- downsizing (a LOT!)
- shedding much-loved possessions (aaargh - books!)
- making the move to a very much smaller flat in a completely unknown area
- knowing no-one at all
- quitting my job (hmmm, some definite pluses and minuses here)
- getting accustomed to being at home all day (for now, anyway)
- my lovely hubby's retirement and a lack of 'routine'
- finding 'trustworthy' contractors to rip out/replace a very tired and crappy bathroom and kitchen (all within our rather restricted budget)
- the dust, disruption, and glitches & hold-ups of the work taking place
- the joys of searching (unsuccessfully as yet, dammit!) for a new job
and SO much more, I'm still here.
Better yet (and I'm actually quite surprised to be able to say this), there hasn't been any significant change to my weight. Blimey! My clothes still fit me (now they've been unearthed from somewhere within the depths of a gazillion boxes!). I'm still fairly fit for an ageing former-fat lass too, as shifting furniture, those jolly old boxes, and so much more hasn't killed me off yet. Yes, I know I 'could do better' and could do with a bit of (er, lot of) toning but I promise that will come as life settles more.
I can happily report that, having moved to a new area, our health has been thoroughly checked out by a new GP practice. Hey, both of us are doing pretty darned well, even with our kooky way of eating which completely flies in the face of all NHS advice. Yep, we're still low carb, high fat and adequate protein munchers, and loving it.
We're well, that is... with one small proviso. We're waiting for an MRI scan for lovely hubby as there's a niggling concern about the underlying causes for his increasing hearing loss - the upshot is they are hoping to rule out something sinister behind it. This is a regular source of worry to me in the dead of night at the moment, but my tame angel assures me it'll all be fine... honest guv'nor.
But back to the positive stuff - counting those blessings that remain as a daily memorial to and reminder of my darling Mum. Oh yes, I did get that tattooed on my back by the way. I'll see if I can be brave and put a photo up at some stage.
After a bit of a shaky start I'm beginning to love our new home. Although compact and bijou the flat is fine - secure and warm, and a permanent place to settle for the future. Although we are not 100% done yet and still have the bedroom to de-box and organise, somehow, we have carpet on the floor at last (I could not have begun to understand the joy of this statement until we'd lived in a bare and echoey box for months!) and fresh clean paint on the walls. We now have hot water, a shower, a fully workable (and whizzy) kitchen, our beloved pictures on the walls and our remaining books beautifully arranged on the shelves (now this has made a real difference for the better).
We are a little way off a main road into the city so everything we could wish for is pretty close by, and the transport links are really good too. Great now and a definite bonus for the future as we get older. We look more or less southwards out onto an old brick-built mill building (converted to flats) across a grassy slope with trees gently beginning to shed their goldening leaves (in the sunshine at the moment and it is beautiful). We even have bats performing a synchronised fly-past each evening - now there's a joy to watch indeed. We have a colony of argumentative magpies visiting every morning to scavenge and squabble, and even the occasional visit from a jay and a couple of squirrels.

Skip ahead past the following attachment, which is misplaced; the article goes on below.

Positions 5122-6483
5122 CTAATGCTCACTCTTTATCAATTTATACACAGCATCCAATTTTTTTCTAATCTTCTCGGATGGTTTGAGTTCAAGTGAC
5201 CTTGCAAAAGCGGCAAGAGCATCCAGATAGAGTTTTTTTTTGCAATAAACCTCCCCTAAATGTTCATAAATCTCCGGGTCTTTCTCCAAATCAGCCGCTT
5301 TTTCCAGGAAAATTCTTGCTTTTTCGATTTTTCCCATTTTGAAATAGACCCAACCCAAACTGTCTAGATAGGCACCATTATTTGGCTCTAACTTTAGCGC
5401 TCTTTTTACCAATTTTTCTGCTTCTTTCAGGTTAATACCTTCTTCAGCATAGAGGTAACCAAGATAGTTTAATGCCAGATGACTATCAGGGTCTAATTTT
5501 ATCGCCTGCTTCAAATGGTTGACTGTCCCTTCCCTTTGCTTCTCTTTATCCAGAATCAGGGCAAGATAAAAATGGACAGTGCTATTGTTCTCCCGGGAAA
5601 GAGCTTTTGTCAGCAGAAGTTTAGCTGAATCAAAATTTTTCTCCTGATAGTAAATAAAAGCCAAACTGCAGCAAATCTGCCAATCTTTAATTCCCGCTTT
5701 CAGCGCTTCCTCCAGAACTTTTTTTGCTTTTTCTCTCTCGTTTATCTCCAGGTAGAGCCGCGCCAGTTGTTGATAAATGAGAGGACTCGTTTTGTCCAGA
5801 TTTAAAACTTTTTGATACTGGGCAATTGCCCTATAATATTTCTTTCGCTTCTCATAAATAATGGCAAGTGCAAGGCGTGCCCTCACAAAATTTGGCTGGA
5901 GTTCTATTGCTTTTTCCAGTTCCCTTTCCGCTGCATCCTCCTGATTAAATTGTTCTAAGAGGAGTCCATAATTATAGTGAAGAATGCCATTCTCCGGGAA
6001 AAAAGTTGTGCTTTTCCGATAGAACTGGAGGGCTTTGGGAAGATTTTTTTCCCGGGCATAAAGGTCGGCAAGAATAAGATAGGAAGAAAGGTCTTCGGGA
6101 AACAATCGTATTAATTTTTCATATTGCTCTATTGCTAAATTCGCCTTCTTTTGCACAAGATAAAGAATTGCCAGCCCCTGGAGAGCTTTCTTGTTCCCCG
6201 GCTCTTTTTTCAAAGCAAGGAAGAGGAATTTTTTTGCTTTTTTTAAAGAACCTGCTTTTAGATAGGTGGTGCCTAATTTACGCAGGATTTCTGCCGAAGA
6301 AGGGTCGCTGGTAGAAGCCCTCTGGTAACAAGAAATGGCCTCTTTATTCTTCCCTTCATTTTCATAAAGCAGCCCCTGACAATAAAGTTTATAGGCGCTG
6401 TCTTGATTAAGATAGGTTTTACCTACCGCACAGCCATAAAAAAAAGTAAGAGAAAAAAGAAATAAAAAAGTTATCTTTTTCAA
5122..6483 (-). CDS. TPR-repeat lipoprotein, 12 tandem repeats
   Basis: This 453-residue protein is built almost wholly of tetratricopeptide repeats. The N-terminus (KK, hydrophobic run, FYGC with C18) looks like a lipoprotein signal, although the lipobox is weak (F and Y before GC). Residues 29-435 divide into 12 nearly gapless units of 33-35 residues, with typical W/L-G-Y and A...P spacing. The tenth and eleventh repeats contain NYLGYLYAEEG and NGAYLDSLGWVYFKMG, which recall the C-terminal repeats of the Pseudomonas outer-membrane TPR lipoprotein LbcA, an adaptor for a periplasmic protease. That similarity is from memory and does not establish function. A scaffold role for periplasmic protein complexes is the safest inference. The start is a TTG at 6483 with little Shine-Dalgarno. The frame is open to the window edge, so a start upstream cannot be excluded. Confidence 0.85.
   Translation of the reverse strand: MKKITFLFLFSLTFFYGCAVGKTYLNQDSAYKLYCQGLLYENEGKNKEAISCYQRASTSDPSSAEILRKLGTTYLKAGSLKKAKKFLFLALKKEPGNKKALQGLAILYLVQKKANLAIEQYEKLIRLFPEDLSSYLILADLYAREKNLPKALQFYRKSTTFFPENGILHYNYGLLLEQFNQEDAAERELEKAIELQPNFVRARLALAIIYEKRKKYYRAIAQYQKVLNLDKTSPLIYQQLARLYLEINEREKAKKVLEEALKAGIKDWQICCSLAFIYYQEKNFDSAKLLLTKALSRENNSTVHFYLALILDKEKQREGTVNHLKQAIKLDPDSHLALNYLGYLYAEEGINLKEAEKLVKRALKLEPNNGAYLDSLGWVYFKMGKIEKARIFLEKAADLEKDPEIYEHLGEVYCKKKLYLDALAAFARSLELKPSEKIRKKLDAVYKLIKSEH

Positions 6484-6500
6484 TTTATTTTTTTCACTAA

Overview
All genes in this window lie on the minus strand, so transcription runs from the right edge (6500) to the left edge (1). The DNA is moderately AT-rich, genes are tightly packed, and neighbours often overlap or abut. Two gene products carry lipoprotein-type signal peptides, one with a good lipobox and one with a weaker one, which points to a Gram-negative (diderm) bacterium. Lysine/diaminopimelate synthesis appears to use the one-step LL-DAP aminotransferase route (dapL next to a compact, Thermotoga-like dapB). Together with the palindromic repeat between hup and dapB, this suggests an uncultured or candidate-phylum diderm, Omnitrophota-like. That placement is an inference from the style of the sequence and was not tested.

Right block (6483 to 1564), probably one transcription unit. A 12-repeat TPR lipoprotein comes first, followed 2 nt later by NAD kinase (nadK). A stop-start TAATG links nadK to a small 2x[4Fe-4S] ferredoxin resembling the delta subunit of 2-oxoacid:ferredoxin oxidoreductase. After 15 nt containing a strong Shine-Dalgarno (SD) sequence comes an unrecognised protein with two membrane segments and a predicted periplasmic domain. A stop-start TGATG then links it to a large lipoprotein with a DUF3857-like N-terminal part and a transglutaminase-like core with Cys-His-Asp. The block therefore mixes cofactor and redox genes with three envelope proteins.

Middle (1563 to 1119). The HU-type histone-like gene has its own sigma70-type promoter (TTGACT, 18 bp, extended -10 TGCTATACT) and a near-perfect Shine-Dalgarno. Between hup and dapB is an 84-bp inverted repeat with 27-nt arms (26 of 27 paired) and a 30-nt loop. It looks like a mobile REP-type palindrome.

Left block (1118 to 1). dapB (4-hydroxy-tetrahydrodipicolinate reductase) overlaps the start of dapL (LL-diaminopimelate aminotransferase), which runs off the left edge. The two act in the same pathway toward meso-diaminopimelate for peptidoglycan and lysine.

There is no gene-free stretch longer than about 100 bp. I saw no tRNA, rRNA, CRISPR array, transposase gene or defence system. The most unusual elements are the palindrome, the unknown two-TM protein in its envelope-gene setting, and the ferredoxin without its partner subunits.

As life always goes though, not everything is entirely rosy. My dear friend is having a pretty bad time after her surgery (which thankfully went well) ever since the path lab reported back with less than positive news from the biopsies. She's now subsumed within a welter of ongoing and traumatic treatment, with none too jolly prospects and a lot of pain, and trying hard to stay positive. It's hard as there's nothing we can do to help in any way.
We also just lost a friend from our old neighbourhood, a little over a week ago. A lovely, smart, sophisticated, funny, incisive, gentle gentleman who was a real high-flyer back in the day. He'll be sadly missed, by us (lovely hubby was especially close to him) but especially by his wife. Again, it's hard knowing there's nothing one can do to be of any real help. Life really does suck sometimes.
I've been finding I miss friends and colleagues from my former life more than I thought would happen, so feel/have felt slightly isolated at times. Logically speaking, I know this will doubtless change when I do find work and develop some sort of social life (and by that I mean regular interaction with a range of people, rather than going out and about on the town) in this new area. Until then though it sometimes feels just a tad lonely - that means the dreaded black dog sniffs around whenever he gets a chance. At times he gets the upper hand, but thankfully not for too long.
Until I'm working again finances are a bit of a concern too, but these negatives notwithstanding I think we made the right decision to move. It's been a long journey, and one which isn't over yet, but on balance life is pretty good. I think we can settle down and feel at home here and one of our big worries about growing older (the old insecurity) has been lifted from us.
A very nice thing on the horizon is a visit from my sister later this week. She hasn't been able to come until we were a bit more organised and I'm really looking forward to a few days catching up, sharing time together and relaxing. Glad we always have the phone to keep in touch but a big sis hug is always best.
Right, enough of me blithering. As I usually say... onwards, ever upwards.